Dr. Vogel is a member of the American Association for the Advancement of Science, the American Association of Neurological Surgeons, the American Society of Craniofacial Surgery, the American Society of Human Genetics, the Ciliopathy Alliance, and the Congress of Neurological Society and the Society of Neuroscience.
MD: Columbia University College of Physicians and Surgeons, New York, NY, 2005.
Residency: University of Iowa Hospitals and Clinics, Iowa City, IA, 2011.
Research Fellowship: Wellman Center for Photomedicine, Massachusetts General Hospital, Harvard Medical School, Boston, MA, 2013.
Pediatric Neurosurgery Fellowship: St. Louis Children’s Hospital, Washington University in St. Louis, Division of Pediatric Neurosurgery, St. Louis, MO, 2013.
Minimally Invasive Fellowship: Boston Children’s Hospital, Harvard University, Department of Neurosurgery, Boston, MA, 2012.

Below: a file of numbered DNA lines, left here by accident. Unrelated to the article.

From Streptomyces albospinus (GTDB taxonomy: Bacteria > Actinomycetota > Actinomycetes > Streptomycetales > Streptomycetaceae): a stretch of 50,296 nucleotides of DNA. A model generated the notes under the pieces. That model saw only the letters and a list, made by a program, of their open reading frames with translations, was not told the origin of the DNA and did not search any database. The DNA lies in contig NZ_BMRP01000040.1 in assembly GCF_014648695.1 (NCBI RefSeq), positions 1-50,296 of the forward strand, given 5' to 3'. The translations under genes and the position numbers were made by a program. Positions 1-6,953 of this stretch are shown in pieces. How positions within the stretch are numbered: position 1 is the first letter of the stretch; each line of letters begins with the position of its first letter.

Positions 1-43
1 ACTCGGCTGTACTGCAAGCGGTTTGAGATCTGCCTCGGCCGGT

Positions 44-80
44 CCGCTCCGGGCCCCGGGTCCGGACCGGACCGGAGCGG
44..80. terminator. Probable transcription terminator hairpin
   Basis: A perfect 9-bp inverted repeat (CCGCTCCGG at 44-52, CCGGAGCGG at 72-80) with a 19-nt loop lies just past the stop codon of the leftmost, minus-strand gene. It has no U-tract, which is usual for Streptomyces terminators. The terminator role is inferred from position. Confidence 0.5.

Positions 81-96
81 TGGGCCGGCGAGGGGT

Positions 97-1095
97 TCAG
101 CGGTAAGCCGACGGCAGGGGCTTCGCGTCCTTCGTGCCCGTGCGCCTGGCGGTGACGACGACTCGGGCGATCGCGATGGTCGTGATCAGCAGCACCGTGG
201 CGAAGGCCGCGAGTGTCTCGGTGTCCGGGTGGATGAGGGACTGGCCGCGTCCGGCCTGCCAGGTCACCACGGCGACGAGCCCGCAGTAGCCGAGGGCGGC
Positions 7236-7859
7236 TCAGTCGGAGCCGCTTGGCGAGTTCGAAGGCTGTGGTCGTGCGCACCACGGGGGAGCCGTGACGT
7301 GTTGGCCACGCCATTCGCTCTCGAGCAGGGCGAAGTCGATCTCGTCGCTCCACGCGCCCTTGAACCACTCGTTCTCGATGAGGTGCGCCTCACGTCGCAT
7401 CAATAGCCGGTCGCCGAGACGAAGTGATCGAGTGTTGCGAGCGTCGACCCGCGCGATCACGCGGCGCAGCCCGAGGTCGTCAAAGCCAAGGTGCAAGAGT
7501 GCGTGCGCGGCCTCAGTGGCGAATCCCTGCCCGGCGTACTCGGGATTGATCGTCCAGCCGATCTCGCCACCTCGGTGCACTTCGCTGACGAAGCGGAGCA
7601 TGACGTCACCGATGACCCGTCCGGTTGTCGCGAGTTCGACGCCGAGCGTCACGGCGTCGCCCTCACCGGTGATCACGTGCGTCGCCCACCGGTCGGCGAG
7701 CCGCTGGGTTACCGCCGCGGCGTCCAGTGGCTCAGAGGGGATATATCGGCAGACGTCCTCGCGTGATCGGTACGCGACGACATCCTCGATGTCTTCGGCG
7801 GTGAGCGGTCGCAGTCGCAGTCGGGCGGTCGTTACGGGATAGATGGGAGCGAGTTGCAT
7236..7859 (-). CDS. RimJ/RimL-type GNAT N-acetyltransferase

Postdoctoral Research Fellowship: Harvard Medical School, Harvard University, Boston, MA, 2012.
Postdoctoral Research Fellowship: Howard Hughes Medical Institute, University of Iowa, Iowa City, IA, 2010.
Zhang Q, Nishimura DY, Vogel T, Shao J, Swiderski R, Yin T, Searby C, Carter CC, Kim G, Bugge K, Stone EM, Sheffield VC. BBS7 is required for BBSome formation and its absence in mice results in Bardet-Biedl syndrome phenotypes and selective abnormalities in membrane protein trafficking. J Cell Sci. 2013 Jun 1;126(Pt 11):3272-80.
Carter CS*, Vogel TW*, Zhang Q, Seo S, Swiderski RE, Moninger TO, Cassell MD, Thedens DR, Keppler-Noreuil KM, Nopoulos P, Nishimura DY, Searby CC, Bugge K, Sheffield VC. Abnormal development of NG2+PDGFR-α+ neural progenitor cells leads to neonatal hydrocephalus in a ciliopathy mouse model. Nat Med. 2012 Dec;18(12):1797-804. Cover Article. (*EQUAL AUTHOR CONTRIBUTION)
Vogel TW, Carter CS, Abode-Iyamah K, Zhang Q, Robinson S. The role of primary cilia in the pathophysiology of neural tube defects. Neurosurgery Focus. 2012 Oct; 33(4):E2. Cover Article.